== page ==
Posted on Sep 24, 2020 in Senior Health
In the US, healthcare expenses are covered by the public insurance systems Medicare and Medicaid, both administered by the US Centers for Medicare and Medicaid.
It’s vital to be clear on the types of healthcare insurance available so you can ensure you’re fully covered. You don’t want to be hit with a bill for any unforeseen additional healthcare costs if you need treatment. It would help if you were also confident that adequate healthcare coverage is in place ready for your senior years.
The US healthcare insurance-based system is complex and there’s no one-size-fits-all approach.
Lets review a quick overview of Medicare vs Medicaid before we double down on each in more detail…
Medicaid is a means-tested insurance program available to all US citizens with a low income regardless of age.
Medicare is for people over 65 and some younger people with disabilities. Medicaid is used to pay for nursing home costs and personal care.
It’s easy to get confused between Medicaid and Medicare. Here’s a handy mnemonic:
Although Medicare is for over-65s, it does not cover custodial care. Custodial care refers to assistance with personal care such as bathing, dressing, eating, and using the bathroom. Medicare doesn’t cover nursing home care either. An additional Medicaid policy is required for both these types of care.
Medicare is paid for by earnings. Medicaid, by contrast, is funded by the federal and state government.
Medicare is healthcare insurance for over-65s and disabled individuals under 65.
Everyone who pays income tax automatically qualifies for Medicare. It is not based on financial need.
Medicare is divided into four main components from Part A through Part D.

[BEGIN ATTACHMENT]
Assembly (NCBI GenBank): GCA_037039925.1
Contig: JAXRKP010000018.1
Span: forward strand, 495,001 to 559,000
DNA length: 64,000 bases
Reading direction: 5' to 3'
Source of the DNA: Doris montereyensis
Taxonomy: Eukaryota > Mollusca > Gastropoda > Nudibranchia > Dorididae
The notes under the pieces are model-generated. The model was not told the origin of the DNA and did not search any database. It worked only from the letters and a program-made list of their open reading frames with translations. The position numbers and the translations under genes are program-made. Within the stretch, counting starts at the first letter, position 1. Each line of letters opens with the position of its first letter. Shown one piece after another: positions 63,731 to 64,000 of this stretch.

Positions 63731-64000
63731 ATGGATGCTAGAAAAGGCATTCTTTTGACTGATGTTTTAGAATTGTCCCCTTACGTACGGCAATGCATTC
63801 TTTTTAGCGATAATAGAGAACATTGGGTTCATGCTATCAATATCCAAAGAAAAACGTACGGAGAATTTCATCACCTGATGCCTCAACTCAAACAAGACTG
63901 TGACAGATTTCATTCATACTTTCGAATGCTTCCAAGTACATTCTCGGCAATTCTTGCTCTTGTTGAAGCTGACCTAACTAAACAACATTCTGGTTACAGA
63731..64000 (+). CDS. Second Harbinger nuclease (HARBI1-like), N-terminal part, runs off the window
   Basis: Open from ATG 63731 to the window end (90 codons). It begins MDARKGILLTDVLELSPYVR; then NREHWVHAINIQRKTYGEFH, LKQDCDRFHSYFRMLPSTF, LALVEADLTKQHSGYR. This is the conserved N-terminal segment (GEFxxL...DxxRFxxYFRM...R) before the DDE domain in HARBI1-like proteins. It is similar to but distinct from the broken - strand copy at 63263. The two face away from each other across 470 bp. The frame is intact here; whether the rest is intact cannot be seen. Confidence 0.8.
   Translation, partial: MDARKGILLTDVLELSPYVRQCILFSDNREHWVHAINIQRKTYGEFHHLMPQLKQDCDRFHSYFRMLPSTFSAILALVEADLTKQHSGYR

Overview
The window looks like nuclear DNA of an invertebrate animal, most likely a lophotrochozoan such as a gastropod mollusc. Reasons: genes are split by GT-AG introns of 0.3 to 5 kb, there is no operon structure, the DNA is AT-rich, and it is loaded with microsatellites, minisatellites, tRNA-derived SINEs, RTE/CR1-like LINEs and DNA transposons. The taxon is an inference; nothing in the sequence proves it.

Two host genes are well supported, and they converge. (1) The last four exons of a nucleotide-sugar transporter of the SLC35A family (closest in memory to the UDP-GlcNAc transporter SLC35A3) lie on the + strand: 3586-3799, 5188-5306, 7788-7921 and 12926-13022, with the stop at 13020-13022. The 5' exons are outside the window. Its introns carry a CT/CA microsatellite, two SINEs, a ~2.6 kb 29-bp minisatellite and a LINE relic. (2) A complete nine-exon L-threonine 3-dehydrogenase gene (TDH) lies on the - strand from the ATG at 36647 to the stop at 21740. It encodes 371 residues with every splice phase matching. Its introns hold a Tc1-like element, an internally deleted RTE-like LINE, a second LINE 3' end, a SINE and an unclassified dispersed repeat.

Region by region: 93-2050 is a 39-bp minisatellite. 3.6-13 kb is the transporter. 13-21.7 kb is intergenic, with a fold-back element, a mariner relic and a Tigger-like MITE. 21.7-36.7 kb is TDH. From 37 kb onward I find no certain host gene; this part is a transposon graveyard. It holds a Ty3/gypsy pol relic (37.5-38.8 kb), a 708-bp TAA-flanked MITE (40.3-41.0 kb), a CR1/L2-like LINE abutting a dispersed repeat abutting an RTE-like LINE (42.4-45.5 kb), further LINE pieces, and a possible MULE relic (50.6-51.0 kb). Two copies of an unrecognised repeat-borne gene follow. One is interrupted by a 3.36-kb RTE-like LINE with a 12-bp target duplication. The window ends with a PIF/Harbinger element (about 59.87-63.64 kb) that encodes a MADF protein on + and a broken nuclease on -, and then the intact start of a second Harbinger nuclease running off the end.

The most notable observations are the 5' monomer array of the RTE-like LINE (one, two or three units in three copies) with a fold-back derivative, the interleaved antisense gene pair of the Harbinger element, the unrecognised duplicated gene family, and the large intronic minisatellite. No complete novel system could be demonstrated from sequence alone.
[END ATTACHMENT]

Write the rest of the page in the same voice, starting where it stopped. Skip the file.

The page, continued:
Part A covers care while you are in hospital. It pays for nursing skills and hospice care.
Part B covers medical care such as doctor’s appointments, outpatient services, and preventative services.
Parts A and B are paid for from contributions made throughout your working life. Also referred to as Original Medicare, this is the most basic coverage and is not comprehensive. You’ll need to make additional payments to plug gaps in coverage.
Part C is also called the Medicare Advantage Program. This a private healthcare plan. It provides the same cover as Original Medicare but can cover additional costs like prescriptions, dental care, eyesight care, and wellness programs. The state you live in will determine coverage as it differs from state to state.
Part D covers outpatient prescription drugs through private Medicare plans.
When planning your healthcare into old age, it’s vital to be aware of which healthcare plans will cover your medical expenses and nursing home care. While Medicare covers you for healthcare, it fails to cover some nursing home expenses. You’ll need to make provision for this separately.
You have two basic options when deciding how to pay for Medicare. You can either opt for a fee-for-service plan or you can choose the Part C plan.
With the fee-for-service plan, you can get healthcare from any provider that accepts Medicare. You can personalize requirements with this plan but might not be covered for all eventualities. You will have the option of purchasing an additional policy to cover any shortfall in coverage.
With the Part C Medicare Advantage Program, you’re covered for most things and payment comes in the form of a standard monthly payment. The average monthly payment for Medicare is $144. While this option might save you money, it may not cover you for dental care or x-rays so consider this when you’re choosing which route to take.